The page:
Maca root contains uridine that can improve your endurance, stamina and brain performance.
A native root called Maca can help you get used to the thin mountain air or altitude sickness.
It turns out that not only does the plant it comes from adapt to high altitude, but when you eat it, the root passes that ability on to you.
It does more than just help you adjust to altitude, though. Peruvian maca has the remarkable property of improving oxygen transport in your body. This increases endurance, energy levels, and mental clarity.
It’s one of the only foods that can survive the frost at high altitudes. It even grows faster as the temperature gets colder. It grows low to the ground, and huddles together making mats on the ground.
Part of the reason maca is so effective at improving the way you use oxygen is its malic acid. It helps cells use sugar for fuel when oxygen levels are low.
Living high up in the Andes is tough, and oxygen is scarce. At 14,000 feet, your oxygen levels are going to be low. Maca is also rich in iron, which you need to make blood and facilitate oxygen transport.
But even if you’re not climbing up into high altitude, you can benefit from maca during other activities. Maca would be great to use before you go skiing. Or you can use it before you work out. Ancient Peruvians fed maca to their armies to improve endurance and stamina.
Or how about if you go snorkeling? If you take maca, you can go down deeper in the water because your body is going to get better oxygenation.
Even if you’re just going on vacation with the kids, maca will help you keep up.
Athletes are starting to use maca. It helps you not only use oxygen better to improve performance, but it helps you produce stable energy for long periods of time, instead of just a temporary lift like you get from caffeine.
In one study, they gave trained male cyclists a 40-km time trial before and after 14 days of supplementation with maca. The cyclists were able to significantly improve on their initial time after taking maca.
Dr.Sears found that the locals in Peru eat the root as food now. They bake it and roast it... it’s considered a treat. But during the height of the Incan empire, maca was considered so powerful it was reserved exclusively for royalty. In fact, Incans would often pay their royals in maca.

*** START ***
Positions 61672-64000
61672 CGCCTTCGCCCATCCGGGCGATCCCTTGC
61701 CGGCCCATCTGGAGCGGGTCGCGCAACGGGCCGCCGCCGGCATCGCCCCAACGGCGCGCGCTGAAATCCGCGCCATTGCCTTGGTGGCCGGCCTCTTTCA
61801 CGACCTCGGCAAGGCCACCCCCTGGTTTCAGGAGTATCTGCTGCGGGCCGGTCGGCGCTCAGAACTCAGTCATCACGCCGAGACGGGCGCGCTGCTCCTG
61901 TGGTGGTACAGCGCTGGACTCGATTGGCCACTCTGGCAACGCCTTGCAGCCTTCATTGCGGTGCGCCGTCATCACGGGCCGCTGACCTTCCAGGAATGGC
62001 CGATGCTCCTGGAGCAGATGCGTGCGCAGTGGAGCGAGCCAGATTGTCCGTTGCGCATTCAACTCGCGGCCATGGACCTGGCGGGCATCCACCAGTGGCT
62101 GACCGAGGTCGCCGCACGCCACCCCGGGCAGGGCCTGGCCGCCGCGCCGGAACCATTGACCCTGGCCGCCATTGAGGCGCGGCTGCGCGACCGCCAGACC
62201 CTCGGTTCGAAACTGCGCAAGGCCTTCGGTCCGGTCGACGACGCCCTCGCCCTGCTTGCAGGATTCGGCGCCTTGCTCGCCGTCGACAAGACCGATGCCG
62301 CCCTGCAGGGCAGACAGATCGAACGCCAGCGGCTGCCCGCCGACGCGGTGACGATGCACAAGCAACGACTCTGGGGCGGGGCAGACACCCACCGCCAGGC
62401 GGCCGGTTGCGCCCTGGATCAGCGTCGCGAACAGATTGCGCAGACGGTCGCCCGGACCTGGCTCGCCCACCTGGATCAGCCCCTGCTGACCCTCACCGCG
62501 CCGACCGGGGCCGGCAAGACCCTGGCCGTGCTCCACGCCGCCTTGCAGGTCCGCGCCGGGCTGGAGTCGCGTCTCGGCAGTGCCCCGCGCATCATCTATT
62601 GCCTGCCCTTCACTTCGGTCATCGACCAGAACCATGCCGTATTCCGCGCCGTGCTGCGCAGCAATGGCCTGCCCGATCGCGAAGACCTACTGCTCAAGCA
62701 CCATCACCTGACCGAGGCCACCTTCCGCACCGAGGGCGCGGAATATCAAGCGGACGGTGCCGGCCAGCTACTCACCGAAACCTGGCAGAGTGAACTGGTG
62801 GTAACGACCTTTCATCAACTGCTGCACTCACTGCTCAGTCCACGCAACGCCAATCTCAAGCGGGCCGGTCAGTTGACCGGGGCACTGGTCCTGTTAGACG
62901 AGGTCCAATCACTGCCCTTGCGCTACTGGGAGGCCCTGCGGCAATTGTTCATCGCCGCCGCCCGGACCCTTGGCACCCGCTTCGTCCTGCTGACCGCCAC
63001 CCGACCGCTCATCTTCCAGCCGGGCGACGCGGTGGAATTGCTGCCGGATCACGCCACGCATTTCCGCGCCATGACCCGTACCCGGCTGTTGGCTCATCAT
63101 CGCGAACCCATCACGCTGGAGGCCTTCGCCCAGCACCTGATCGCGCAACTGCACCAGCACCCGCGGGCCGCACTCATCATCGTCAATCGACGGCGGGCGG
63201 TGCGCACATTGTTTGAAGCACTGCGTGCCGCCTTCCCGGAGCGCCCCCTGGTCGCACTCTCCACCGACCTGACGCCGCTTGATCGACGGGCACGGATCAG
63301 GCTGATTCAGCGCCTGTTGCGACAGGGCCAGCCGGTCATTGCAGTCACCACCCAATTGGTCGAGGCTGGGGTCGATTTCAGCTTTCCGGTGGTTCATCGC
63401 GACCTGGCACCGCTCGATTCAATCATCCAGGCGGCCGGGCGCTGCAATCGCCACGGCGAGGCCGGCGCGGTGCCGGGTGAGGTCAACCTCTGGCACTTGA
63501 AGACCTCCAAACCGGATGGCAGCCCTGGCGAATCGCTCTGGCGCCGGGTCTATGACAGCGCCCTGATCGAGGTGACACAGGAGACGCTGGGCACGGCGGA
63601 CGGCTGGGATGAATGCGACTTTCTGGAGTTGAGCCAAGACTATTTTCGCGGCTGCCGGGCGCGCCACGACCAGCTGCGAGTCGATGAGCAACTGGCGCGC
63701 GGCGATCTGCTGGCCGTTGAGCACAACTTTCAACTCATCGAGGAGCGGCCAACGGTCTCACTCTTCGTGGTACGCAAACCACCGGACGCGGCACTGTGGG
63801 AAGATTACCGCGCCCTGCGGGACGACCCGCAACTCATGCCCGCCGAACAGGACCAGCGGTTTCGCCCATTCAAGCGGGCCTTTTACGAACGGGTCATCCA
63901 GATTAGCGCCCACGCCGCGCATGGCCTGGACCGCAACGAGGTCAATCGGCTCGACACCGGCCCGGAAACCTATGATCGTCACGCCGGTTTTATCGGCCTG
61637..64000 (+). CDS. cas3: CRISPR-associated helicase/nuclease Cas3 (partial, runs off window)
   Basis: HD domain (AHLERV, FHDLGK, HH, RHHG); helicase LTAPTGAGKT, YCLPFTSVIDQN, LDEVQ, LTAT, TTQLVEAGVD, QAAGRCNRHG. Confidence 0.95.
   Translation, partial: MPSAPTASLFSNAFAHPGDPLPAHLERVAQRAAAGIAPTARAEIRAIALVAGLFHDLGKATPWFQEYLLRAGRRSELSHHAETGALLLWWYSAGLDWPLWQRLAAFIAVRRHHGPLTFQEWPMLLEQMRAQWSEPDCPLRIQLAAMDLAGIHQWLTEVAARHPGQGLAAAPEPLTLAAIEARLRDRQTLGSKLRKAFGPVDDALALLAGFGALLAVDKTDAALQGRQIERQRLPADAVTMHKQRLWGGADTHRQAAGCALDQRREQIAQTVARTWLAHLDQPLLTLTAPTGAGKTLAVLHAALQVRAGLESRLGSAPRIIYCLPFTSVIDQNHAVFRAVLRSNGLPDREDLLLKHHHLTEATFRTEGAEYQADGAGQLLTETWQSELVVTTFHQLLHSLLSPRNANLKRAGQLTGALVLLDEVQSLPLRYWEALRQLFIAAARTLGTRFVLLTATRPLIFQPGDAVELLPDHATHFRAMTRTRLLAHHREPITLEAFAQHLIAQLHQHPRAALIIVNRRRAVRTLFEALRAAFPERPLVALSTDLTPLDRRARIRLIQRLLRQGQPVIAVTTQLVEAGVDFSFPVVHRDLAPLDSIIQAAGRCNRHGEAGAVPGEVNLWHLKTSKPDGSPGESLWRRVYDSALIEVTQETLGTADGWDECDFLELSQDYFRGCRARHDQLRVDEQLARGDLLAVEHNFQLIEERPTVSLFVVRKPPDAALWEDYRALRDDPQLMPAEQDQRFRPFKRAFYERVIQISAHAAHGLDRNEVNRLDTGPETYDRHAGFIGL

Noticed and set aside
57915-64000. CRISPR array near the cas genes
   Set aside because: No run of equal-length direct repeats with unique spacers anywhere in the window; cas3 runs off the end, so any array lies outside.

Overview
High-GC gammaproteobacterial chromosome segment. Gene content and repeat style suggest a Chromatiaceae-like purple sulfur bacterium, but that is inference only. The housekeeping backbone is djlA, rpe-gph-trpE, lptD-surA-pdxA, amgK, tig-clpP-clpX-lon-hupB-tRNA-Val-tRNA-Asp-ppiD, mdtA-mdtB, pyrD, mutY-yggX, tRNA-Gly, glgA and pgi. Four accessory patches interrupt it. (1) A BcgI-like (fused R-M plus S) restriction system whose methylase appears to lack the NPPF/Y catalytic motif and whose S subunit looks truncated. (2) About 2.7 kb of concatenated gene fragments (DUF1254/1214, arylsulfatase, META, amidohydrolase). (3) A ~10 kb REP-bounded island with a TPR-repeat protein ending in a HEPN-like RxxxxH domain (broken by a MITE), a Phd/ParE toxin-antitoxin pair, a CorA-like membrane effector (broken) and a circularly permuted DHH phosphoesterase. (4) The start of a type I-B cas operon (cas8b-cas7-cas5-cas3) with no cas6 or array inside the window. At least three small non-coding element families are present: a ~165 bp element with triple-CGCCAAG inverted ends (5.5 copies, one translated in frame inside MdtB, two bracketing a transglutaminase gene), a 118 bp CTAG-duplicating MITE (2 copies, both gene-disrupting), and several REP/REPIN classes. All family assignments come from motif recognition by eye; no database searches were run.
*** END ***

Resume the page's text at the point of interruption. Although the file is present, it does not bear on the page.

When the Spanish colonized the Andes, their livestock was not doing very well until the locals suggested feeding the animals maca. The results were so dramatic that Spanish historians wrote about it in their journals.
But maca seems to have been forgotten by the rest of the world in the 400 or so years since then, even though it’s useful for other purposes, too. Peruvian medical doctors say that maca can regulate your hormones.
This means it may help to balance and improve levels of testosterone, estrogen, DHEA and many of the other hormones in your body that are critical for health, energy and stamina.
What makes maca so special?
It has lots of:
• cancer-fighting selenium,
• B vitamins,
• vitamin D, C, and
• great source of true, natural fiber.
• Maca contains beta sitosterol, one of the most powerful plant antioxidants.
• It also has a compound called MTCA that helps protect skin against UV radiation.
Uridine is a compound in maca that makes it special. Uridine seems to increase choline production without depleting your stores of acetylcholine like caffeine does. This helps increase brain performance.
There are different types of maca with different colors ranging from white to black. But the most common kinds used in Peru are the yellow, black, and red maca.
The leaves can be used in a salad, and in Peru they use the dried roots to make jam and fruit dishes.
You can add the dried and crushed maca powder to rum or other alcoholic drinks to give them a bit of a butterscotch flavor.
You can now get raw, organic maca root at specialty stores and on the web. They also sell maca powder extract. Be sure to get Peruvian maca, grown in high altitudes in the Andes Mountains, or it will not have the oxygen facilitating properties the root develops when it grows in its native environment.
You can also use maca extract is in a homemade fruit smoothie. Some frozen bananas, strawberries, ice, a little orange juice and some maca powder makes an incredible morning drink.
Maca supplements are also available as liquid extracts. You can mix them into your favorite drink, or put the drops directly on your tongue.
To supplement with maca extract in capsule form, you are recommended to take up to 500 mg per day.